1999, Becoming an Animator & the Inspiration of Shynola

Shynoloa Logo

1999 was the year when the world prepared for the end with Y2K, Cher introduced us to Auto-Tune (also forshadowing the end of the world) and Bill Clinton finished his second presidential term. This was also the year that I opened Flash for the first time and began animating.

When you get into this sort of thing you begin to absorb the world around you like a sponge. You break down and analyze influences and apply pieces of it to your work the way a kid takes apart a toy to see how it works, and then builds something new. 1999 also saw the release of the music video I Changed my Mind by Lyrics Born (Quannum). This would mark the first video from the production house Shynola and the one that had the biggest impact on my early animation style. The video was decidedly low res in an era where we were trying to push for realism, and the combination of 2D and 3D was something fresh and new at the time.

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Pfff… I Could Do That : The Verbal Street Saga

In the winter of 2008 I was browsing the web at work in a store with a co-worker/friend. The store was a modern, trendy carrier of over-priced  home furnishings, with computer kiosks at which we could sit down with clients to redesign their rooms. These computer kiosks faced out toward the public at all times. We wanted a stylish desktop wallpaper to replace the boring Windows default. After a bit of browsing, we came across a vector graphic of a city-scape with flourishes and paint splatters. My co-worker, Ryan, made a comment, something along the lines of how cool the graphic would look on a shirt.

Pfff… I could do that, I said.

What followed, after some back and fourth, was we agreed to start a t-shirt company. However, the truth of the matter was, I really didn’t know if I could do that. I had reasonable confidence in my abilities, but I’d never taken on a project of that scope. We had some idea about what we needed. Here are some lessons learned:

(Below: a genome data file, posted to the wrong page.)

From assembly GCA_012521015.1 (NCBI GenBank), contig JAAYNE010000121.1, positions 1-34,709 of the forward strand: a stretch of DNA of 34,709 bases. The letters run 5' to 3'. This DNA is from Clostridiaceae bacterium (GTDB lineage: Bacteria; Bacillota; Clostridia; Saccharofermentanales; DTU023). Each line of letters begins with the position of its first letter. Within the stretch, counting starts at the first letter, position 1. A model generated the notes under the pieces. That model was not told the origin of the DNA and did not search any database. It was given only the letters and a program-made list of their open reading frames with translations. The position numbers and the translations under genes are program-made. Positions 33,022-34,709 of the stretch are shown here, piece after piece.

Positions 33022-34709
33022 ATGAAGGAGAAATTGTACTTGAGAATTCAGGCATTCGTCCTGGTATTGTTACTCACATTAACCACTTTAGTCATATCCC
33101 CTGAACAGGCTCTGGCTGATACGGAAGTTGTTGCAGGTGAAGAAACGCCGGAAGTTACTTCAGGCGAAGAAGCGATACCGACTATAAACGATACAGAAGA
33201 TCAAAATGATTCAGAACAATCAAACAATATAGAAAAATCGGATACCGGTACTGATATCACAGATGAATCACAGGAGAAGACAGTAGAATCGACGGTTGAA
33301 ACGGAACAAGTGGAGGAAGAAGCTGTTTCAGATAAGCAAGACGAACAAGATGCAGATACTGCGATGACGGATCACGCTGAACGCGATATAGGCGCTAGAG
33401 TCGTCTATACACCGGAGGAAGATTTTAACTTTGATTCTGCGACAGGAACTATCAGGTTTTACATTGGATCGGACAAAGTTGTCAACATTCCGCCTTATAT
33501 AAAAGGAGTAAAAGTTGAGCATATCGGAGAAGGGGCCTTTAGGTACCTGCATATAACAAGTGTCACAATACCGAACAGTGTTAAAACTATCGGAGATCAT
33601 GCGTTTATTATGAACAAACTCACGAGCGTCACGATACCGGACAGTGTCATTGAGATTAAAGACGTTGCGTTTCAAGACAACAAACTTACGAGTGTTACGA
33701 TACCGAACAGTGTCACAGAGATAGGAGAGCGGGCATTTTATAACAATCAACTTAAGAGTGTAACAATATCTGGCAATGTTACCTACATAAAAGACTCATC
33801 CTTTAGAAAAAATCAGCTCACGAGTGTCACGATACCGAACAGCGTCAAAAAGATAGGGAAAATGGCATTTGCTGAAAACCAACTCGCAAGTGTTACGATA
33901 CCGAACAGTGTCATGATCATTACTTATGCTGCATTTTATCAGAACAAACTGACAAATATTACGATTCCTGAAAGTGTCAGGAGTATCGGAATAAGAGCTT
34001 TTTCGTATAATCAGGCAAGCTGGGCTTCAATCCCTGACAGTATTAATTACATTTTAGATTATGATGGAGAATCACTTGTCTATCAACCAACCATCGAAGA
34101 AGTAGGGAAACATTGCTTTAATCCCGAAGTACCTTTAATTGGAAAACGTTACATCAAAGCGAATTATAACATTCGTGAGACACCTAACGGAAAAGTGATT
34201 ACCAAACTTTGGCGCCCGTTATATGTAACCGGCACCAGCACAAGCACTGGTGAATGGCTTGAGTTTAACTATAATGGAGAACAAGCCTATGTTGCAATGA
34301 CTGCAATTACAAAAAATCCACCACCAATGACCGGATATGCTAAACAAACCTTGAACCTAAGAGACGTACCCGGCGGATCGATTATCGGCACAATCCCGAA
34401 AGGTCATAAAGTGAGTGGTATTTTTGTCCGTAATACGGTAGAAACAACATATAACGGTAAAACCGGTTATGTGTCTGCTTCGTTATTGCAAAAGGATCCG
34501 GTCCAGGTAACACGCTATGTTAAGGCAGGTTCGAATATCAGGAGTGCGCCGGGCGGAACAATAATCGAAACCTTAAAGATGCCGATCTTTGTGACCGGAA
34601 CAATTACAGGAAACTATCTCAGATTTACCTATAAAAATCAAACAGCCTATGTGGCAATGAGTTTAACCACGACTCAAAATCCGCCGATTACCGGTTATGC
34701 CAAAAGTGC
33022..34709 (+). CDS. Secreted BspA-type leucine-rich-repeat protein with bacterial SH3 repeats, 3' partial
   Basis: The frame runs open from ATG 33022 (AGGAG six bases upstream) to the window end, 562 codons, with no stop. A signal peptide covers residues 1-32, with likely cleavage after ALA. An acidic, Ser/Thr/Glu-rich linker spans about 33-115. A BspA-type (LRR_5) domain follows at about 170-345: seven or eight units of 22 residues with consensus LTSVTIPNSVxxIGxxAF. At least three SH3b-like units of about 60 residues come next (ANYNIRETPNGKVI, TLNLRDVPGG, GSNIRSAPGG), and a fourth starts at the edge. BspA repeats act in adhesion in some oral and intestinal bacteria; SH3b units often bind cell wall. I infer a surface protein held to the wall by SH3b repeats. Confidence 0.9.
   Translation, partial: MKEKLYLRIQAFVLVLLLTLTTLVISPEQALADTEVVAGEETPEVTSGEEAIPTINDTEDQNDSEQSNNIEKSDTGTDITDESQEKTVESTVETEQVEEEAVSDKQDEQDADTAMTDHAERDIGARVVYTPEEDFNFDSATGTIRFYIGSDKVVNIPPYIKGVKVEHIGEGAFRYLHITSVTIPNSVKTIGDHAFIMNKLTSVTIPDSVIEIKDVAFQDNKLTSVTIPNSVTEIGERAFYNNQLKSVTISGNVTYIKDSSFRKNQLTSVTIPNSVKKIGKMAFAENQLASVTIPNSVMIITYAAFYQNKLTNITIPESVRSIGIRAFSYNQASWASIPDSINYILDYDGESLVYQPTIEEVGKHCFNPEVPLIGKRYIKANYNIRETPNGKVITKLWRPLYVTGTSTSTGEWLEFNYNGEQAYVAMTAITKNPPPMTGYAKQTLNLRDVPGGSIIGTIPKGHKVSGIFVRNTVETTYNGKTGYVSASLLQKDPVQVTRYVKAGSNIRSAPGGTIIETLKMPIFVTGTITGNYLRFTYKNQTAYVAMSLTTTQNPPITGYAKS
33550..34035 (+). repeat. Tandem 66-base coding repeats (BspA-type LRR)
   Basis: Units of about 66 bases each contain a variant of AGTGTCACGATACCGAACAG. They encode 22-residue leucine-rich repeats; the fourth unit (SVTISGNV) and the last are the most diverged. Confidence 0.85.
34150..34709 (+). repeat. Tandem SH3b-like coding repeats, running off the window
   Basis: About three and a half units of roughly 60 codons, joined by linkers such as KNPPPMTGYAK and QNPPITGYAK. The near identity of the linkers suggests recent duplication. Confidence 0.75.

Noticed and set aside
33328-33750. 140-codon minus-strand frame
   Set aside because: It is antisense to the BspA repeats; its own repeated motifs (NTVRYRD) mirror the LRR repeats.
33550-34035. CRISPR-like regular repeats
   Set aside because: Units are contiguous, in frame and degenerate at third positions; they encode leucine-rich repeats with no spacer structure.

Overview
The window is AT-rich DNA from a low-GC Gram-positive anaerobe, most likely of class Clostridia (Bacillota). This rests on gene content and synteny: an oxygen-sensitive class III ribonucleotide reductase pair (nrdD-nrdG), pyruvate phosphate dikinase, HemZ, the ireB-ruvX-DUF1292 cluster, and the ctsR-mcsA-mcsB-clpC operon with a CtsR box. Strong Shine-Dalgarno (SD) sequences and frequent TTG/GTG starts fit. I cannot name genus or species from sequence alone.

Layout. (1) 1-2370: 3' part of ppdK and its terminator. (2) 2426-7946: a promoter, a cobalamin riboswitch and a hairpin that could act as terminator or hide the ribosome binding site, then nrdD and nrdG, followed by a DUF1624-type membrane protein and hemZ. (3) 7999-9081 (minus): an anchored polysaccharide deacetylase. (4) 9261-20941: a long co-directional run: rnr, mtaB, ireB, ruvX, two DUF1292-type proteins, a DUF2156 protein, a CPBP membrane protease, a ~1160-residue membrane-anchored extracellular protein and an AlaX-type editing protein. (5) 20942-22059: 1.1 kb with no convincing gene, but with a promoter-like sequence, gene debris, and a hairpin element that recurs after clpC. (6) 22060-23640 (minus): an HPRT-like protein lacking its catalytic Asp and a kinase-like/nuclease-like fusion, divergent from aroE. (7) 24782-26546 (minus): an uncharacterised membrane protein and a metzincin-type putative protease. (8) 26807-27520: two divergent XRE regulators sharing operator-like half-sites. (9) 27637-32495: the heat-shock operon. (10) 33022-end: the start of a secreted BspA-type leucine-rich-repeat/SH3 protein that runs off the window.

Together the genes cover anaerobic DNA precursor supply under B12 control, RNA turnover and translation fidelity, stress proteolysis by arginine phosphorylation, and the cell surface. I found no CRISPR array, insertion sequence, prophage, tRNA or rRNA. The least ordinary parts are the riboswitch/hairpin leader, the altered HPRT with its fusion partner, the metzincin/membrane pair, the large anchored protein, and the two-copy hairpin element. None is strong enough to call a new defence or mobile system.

1. A Brand
  2. A Web Site
  3. Merchandise
  4. Customers

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Matt’s Dinner with My Dinner With Andre

My Dinner with Andre Screen Capture
Shawn (left) and Andre (right) discuss love, life and death in the film My Dinner with Andre by Louis Malle

I treated myself to a taxi. I rode home through the city streets. There wasn’t a street, there wasn’t a building, that wasn’t connected to some memory in my mind. There, I was buying a suit with my father. There, I was having an ice cream soda after school. And when I finally came in, Debbie was home from work, and I told her everything about my dinner with Andre.

Recently in several different instances I heard mention of the film My Dinner with Andre. In a “Baader Meinhof” manner, the title kept appearing to the point where I could no longer put it off. At the outset, there is good reason for putting it aside. The entire film, apart from the opening and closing minutes takes place at a table in an upper class restaurant with two characters engaged in a conversation that is generally more appropriate for literature. This actually turns out to be a refreshing break from the modern world, where conversion gives way to mobile phones and other distractions. The characters (Wallace Shawn and Andre Gregory, whose names match that of the actors) begin with idle chitchat and catch-up, which is expedited by Wallace’s voice-overs. It’s not until Andre begins touching on deeper topics that the film really starts to take hold and resonate. Andre, who carries the majority of the conversation throughout the film, shares his experiences and beliefs, which tend to err on the side of faith and free will, which then is countered by Wallace’s more grounded point of view. Although they have wildly different perspectives, they manage to see eye to eye.

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